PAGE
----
Two days in Lanai
With 47 miles of coastline, no traffic lights and some serious off-roading, the island of Lanai is the getaway you are hoping for. It’s a place to disconnect, soak in the natural beauty and enjoy every breath. Traveling here from Honolulu is easy, the flight is approximately 33 minutes, and tickets cost about $130 round trip from Oahu.
Two days is not enough time to see an entire island, but it’s enough time to hike and search for petroglyphs, swim at Hulopoe Bay, (one of my favorites in Hawaii) and be amazed by the Garden of the Gods.
Having a vehicle with 4-wheel drive is pretty crucial to get around. It’s the only thing you can rent, and when you get there, you’ll understand why. There are 2 Four Seasons Hotels and Hotel Lanai in town, but we chose to camp at Hulopoe Bay, on the South shore right next to one of the Four Seasons. The camping permit was $60 but is good for four days. If possible, escape to Lanai for four days.
If you decide to camp, you’ll see and hear deer running through the campground at night, the star-gazing experience is out of this world, and when you wake up be sure to explore some of the tide pools or swim in the crystal clear water of the bay. Look for dolphins.
What to pack: tent, flashlight, headlamps, sleeping bags, blankets, pillows, and first aid kit, (You know, the basics.) Bring your masks, fins, hiking shoes, and a small backpack with clothes for two days.
Garden of the Gods
What to see
Garden of the Gods – This place is pretty easy to get to once you get on the right road. If you take a wrong turn, you’ll eventually end up at Shipwreck Beach.
When you pass by Koele ranch, say hello to the horses, they’re friendly.
The road is bumpy, trust me you will be bouncing around. Hold on! After you visit the Garden of the Gods, you’ll find yourself on a beautiful, rugged, desolate adventure which will take you on several paths to several beaches. Take your pick.
Horses at Koele Ranch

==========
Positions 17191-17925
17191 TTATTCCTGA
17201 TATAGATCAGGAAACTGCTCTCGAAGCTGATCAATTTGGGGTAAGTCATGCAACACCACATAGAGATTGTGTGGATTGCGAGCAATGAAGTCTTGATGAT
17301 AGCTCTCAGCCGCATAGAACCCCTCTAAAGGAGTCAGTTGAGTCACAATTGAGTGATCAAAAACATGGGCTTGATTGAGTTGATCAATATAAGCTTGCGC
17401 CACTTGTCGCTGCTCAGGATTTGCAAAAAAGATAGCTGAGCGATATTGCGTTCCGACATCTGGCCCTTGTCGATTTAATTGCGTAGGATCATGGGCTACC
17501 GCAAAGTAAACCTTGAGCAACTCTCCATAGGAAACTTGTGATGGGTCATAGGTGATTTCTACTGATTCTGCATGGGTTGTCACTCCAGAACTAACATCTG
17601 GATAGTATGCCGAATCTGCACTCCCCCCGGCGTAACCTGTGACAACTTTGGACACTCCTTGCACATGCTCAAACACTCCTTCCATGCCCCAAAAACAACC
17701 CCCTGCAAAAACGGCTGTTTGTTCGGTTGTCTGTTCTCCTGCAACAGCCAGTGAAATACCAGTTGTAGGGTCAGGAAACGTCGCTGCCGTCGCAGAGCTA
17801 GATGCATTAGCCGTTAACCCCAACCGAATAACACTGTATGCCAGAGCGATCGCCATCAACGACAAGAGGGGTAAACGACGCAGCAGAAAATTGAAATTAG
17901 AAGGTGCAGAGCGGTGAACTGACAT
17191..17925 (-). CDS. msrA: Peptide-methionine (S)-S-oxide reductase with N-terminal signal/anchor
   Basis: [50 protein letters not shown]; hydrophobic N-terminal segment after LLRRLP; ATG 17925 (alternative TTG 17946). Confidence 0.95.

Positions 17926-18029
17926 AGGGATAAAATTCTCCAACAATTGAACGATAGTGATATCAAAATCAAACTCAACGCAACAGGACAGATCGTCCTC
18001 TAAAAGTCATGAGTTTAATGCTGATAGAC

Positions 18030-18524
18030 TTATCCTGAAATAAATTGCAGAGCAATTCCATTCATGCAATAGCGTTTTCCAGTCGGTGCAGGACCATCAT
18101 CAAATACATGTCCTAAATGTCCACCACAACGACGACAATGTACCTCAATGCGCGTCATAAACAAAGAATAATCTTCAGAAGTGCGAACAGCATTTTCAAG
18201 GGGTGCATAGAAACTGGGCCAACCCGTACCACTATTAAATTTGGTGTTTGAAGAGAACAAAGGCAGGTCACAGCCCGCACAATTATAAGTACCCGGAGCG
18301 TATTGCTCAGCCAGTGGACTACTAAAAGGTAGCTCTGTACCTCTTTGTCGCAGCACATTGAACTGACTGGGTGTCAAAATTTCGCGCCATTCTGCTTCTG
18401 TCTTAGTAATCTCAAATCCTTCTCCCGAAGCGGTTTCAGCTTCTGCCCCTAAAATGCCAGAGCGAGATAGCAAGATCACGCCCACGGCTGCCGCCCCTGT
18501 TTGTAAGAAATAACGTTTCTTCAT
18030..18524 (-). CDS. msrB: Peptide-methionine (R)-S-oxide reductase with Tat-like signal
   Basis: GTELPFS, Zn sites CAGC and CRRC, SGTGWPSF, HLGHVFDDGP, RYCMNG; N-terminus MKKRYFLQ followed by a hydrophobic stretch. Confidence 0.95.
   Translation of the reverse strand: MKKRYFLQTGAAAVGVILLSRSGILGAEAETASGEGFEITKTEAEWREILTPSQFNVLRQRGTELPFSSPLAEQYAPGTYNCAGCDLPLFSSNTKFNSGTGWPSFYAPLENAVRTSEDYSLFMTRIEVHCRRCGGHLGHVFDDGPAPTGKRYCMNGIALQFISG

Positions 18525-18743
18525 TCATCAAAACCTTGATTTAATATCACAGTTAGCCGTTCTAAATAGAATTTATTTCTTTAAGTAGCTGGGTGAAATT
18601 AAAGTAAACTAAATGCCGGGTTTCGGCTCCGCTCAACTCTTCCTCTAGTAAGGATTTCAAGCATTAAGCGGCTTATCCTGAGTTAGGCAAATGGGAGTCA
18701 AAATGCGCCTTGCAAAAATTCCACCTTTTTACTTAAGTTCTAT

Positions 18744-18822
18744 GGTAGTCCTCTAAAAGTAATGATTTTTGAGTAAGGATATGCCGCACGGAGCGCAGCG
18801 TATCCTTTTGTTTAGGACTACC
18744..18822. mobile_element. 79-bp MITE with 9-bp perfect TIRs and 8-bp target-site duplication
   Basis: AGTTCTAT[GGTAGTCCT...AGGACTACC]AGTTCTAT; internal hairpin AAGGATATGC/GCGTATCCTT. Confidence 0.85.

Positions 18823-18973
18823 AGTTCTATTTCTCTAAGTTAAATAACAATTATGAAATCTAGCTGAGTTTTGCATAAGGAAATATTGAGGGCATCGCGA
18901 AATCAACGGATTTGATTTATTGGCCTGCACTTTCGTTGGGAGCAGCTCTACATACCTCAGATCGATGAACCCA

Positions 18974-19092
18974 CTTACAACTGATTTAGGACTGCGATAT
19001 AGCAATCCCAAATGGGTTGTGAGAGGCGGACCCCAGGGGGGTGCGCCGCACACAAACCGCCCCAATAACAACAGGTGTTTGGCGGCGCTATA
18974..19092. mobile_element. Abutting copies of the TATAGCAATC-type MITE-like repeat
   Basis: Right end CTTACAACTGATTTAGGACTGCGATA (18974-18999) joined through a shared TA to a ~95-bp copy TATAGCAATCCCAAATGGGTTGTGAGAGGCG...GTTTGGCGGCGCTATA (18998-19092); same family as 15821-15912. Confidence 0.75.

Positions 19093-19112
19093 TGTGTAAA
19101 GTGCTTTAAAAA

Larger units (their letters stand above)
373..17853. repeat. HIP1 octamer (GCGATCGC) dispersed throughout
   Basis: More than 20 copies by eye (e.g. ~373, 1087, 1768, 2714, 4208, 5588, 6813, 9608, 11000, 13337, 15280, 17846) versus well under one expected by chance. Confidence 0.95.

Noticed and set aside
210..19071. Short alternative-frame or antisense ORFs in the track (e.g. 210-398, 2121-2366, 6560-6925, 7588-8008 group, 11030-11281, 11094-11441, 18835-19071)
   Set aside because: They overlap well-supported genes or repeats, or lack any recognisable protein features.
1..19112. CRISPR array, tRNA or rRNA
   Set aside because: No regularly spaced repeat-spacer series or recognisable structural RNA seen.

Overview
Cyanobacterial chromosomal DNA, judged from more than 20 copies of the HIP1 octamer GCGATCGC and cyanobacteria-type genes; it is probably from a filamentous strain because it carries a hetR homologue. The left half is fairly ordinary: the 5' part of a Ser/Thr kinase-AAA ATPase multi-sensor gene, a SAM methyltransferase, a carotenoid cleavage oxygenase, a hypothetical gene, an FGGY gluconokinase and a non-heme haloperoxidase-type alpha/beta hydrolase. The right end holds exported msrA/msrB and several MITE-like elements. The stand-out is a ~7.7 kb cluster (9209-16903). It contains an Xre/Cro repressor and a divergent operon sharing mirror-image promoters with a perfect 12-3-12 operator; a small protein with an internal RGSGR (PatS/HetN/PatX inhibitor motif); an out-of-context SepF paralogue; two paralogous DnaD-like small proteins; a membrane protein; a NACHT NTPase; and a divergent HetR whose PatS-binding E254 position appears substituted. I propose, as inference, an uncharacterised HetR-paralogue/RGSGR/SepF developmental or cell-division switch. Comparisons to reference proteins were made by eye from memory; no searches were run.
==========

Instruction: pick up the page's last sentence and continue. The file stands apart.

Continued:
Polihua Beach – Not good for swimming, rough currents. This beach is peaceful, and chances are nobody will be here. It’s windy, and there are no amenities here, just a place to let go, and let all your worries melt away. Pack out what you bring in, and don’t get stuck on the sand. It’s only a 30-minute drive from Garden of the Gods to see this secluded 2-mile stretch of beach.
Kaena Point – Another off-road adventure, if you have time visit the heiau. Also, don’t miss the sea arch. You’ll see the arrow where to make a turn after exploring Garden of the Gods.
Kaiolohia (Shipwreck Beach)- Take a stroll along the north-east coast of the island, and you’ll see the shipwreck offshore. Walk to the petroglyphs; it’s only a 25-minute hike. Chances are you’ll likely see some deer around here too. There is a sign with a map of the hike when you get to the Shipwreck beach rock.
Hulopoe Bay – Bring your diving gear! You won’t be disappointed. The water clarity is world-class and still one of my most favorite spots to explore in Hawaii.
Pu’u Pehe (Sweetheart Rock) – There is a romantic Hawaiian legend about two lovers and a spectacular view. Located in Hulopoe Bay, this landmark is one you won’t want to miss. Visit at sunset.
Lanai Cat Sanctuary– Cuddle up with more than 500 cats, if that’s your thing. Admission is free. I didn’t get a chance to visit but hope to next time.
Whale watching months are between January and early April, but the season runs from December through May.
WHAT TO EAT
There are a few restaurants in Lanai City and inside the hotels too. Not many though, so stock up on supplies at Richard’s Market, also located in the middle of town.
Trust me when I say you won’t want to leave, even the last sunset will make it hard to say goodbye. www.gohawaii.com/lanai/
Sunset views from the airport
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